A Facebook friend posted,
This would be a great time for someone close to Harvey Weinstein to share the gospel with him.
Some will flame up, and probably from all kinds of hot spots. For some, sexual harassment will be a kind of unforgivable sin and the idea of hearing about mercy in Jesus will be pious treacle.
Others will call the Christian notion of forgiveness through Jesus too easy, and insist that Mr. Weinstein “balance the scales” by giving gazillions to virtue signaling causes.
Some will take the cynical tack – He just did what everybody does in that vile business. Repentance is meaningless because… well, it isn’t necessary when you accept the idea that everybody is trashy so we don’t need to change. Or something like that.
I think that my friend’s post is deceptively deep. Because he is announcing that we need saving and that only the Savior can accomplish it.
Think about Mr. Weinstein’s behavior and maybe your own. We all set in motion ripples of evil that keep going out in the world. We have no metrics for how many people are impacted when we abuse another person. If you have two minutes of life experience, you know that wounded people go out and wound others, who wound others, who wound others.
If a lover dumps you, you go out and look for any easy mark to use and discard to restore your ego. Or you put up walls and deny affection to those who do love and need you later, when you pretend that things are “normal” again.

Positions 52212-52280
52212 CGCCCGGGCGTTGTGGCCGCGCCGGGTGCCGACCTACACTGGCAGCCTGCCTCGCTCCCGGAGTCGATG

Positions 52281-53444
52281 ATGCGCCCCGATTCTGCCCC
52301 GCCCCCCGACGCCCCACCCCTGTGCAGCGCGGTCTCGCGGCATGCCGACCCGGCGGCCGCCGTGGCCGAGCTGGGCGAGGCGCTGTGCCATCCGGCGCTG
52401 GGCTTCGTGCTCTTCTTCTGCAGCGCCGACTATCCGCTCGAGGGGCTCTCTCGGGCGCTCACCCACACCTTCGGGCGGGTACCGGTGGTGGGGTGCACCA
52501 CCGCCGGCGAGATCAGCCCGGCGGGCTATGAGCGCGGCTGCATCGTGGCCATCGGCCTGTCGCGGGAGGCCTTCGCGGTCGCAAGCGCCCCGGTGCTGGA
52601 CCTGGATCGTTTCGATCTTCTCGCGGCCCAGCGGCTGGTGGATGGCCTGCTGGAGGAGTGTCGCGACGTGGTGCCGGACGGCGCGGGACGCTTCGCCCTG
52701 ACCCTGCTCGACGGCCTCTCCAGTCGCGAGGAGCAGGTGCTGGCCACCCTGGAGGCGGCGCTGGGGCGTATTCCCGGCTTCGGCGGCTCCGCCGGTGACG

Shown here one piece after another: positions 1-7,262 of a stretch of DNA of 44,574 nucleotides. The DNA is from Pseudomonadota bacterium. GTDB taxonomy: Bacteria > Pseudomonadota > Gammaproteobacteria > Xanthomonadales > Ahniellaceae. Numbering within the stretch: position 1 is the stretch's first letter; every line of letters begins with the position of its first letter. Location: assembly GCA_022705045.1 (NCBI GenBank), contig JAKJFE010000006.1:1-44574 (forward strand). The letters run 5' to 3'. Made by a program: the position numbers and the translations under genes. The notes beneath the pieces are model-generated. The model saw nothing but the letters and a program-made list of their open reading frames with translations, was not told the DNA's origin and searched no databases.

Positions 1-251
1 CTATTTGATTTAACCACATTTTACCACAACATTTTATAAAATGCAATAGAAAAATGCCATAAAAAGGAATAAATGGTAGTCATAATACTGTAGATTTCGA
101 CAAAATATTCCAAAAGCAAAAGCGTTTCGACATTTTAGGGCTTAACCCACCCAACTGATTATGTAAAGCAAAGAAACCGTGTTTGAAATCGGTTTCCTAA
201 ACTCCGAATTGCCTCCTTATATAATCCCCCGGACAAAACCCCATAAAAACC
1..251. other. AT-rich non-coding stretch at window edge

How do we “make restitution” or atone on our own? Sure, we can seek out those we recognize that we hurt and apologize or, in the case of some offenses, make material restitution. And that’s good and right. But by the time we get to that our victims have probably worked out some of their hurt on others. We have no way to catch up with it all.
And just how does one atone for Mr. Weinstein’s particular behaviors? How do you “ungrope” someone? How do you remove the image after you unzip and expose yourself to unwilling eyes, minds and hearts?
The answer is, You don’t. You can’t. Because even your most sincere apology can’t undo all the damage.
If it is some kind of moral balancing act, we are all headed for a fall. Our rebellion against God is such that we traipse through life inflicting all kinds of hurt, most trivial, some significant, all enough to send ripples of evil through the world.
Because when we are hurting, we go out and hurt others.
And so the gospel says that God was willing to be hurt to save us. The perfectly innocent victim suffered the greatest cosmic injustice and indignity on behalf of all of us, who justly deserve wrath – not only from our human victims but from the Creator whose order we deface with our evil antics. We can’t clean up the mess, but we can be made clean in the midst of it.
We need saving, and we can’t save ourselves. No Savior, no saves.
But God proves his love for us in that while we still were sinners Christ died for us. Much more surely then, now that we have been justified by his blood, will we be saved through him from the wrath of God. (Romans 5:8-9)